Offering remote work opportunities to your employees can provide a number of benefits to your team including reducing your corporate footprint as well as providing additional flexibility and time to your staff. Yet, sustaining a strong, cohesive workforce when some or all of your staff is remote is not without its challenges. Maintaining a relationship of trust between employee and manager, fostering a spirit of team camaraderie, and providing coaching, mentoring and development opportunities all need to be part of the overall formula for a successful remote workforce.
In my current engagement, we maintain a high-functioning team that works remotely anywhere from a few days per week to full-time. While the opportunity to work offsite started as a perk to team members who had been working at our in-house agency for more than a set amount of time, it is now a necessity due to physical space constraints. It has also become a key retention tactic in a competitive market for top tier talent. Over time, we have learned a few tricks of the trade shared in this piece.
It Starts at the Interview
Working remotely is not for everyone. Some people need to go to a physical location and be with other people in order to be effective and happy. Those who will be successful working remotely are those who are self-motivated, task-driven, don't need continuous on-the-spot feedback, and can work independently a good portion of the time. During the interview process, look for candidates who speak in detail about how they overcame obstacles themselves, are self-aware of their abilities and weaknesses, push through challenges without assistance, and complete tasks with little to no instruction.
Communication Is Key
Be certain to establish standards for communication, availability, and accessibility at the start of a new hire's engagement. Remote work does not necessarily mean flexible hours; if you expect your staff to be available during normal business hours, make sure to say so up front.
With a team that is working remotely, it's nearly impossible to over-communicate. In addition to team status meetings and one-on-ones, staff should be ready to frequently check in and provide updates on progress and project status, allowing managers to easily keep track of each team member's workload and availability and also help overcome any hurdles or blockers. During team and client meetings, individuals should be encouraged to speak and offer their ideas and thoughts; in this way, each team member will retain their own voice and remain connected and in contact with the team.
Ultimately, we want each team member to feel connected and engaged. Studies have shown that occasional time spent face-to-face will help remote employees establish rapport with their peers and enhance team camaraderie. A regularly scheduled on-site team meeting will provide the needed occasional face-to-face time, and can help team members establish and sustain those connections. Depending on your team's unique circumstances and needs, such a meeting might occur weekly, monthly, or even quarterly. Teams that occasionally socialize outside the office also reap the benefits of enhanced connections and better productivity.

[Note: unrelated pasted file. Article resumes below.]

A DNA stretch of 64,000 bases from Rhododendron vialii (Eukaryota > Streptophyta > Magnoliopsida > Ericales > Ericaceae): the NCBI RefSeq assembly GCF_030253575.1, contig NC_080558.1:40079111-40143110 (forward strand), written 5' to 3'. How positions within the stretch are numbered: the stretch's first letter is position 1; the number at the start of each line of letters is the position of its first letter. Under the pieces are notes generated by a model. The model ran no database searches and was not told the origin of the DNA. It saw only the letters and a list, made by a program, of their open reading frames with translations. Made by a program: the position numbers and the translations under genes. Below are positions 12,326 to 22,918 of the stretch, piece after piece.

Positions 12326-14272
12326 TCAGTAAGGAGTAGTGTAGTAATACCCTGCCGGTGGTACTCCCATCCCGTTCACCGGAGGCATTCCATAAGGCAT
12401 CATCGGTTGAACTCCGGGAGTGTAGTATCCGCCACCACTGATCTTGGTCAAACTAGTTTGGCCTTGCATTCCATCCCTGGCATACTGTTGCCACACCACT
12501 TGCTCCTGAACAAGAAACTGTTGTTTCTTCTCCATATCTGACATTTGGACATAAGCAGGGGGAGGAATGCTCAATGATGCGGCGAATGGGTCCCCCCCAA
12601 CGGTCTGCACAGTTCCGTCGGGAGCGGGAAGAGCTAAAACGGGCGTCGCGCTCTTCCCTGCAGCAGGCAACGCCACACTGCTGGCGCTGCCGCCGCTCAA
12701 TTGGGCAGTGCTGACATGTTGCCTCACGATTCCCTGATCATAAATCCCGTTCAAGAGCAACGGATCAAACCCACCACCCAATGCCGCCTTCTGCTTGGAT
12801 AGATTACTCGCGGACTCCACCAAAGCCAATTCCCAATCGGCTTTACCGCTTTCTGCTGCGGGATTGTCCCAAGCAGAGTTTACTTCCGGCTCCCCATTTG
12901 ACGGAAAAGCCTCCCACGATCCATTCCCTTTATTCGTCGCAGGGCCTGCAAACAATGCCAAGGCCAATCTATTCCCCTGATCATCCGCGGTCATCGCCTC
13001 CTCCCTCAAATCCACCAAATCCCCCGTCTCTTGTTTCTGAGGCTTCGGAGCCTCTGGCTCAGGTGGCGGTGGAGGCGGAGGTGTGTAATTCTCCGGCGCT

Tools of the Trade
Obviously email and cell phones will be used to keep in touch with a remote workforce, but other tools play an important role as well. Instant messaging tools such as Lync and Jabber not only permit team members to stay in constant contact, but also give insight into when people are online and available. While these applications can feel a bit like "big brother," they are important to a manager's ability to keep their finger on the pulse of staff availability. They also keep peers, other team members, and even clients in touch with one another despite the physical separation. Video conferencing applications such as Skype, GoToMeeting, or WebEx can allow for screen sharing to provide on-the-spot feedback, creation of documents as well as other forms, and coaching and collaboration. Video conferencing also keeps team members focused and helps them avoid multitasking.
Good estimating practices along with strong overall metrics gathering and analysis lay the foundation for the success of a remote workforce. Once a manager is familiar with the level of effort required for a given task, they should be able to assign activities to the project team and have confidence in the estimated turnaround time. When making assignments to remote workers, the estimated level of effort to complete the task should always be clearly communicated as well as any other critical expectations. Tracking time, measuring efficiencies for discrete tasks, monitoring billable vs. non-billable time, and having open discussions around metrics keep the whole team focused and on task.
We have found that the ability to work remotely is perceived as a great benefit to our staff and has helped us preserve a very low attrition rate while increasing efficiencies. By understanding the potential pitfalls and managing to them, we have been able to retain a high-performing team of remote and semi-remote staff.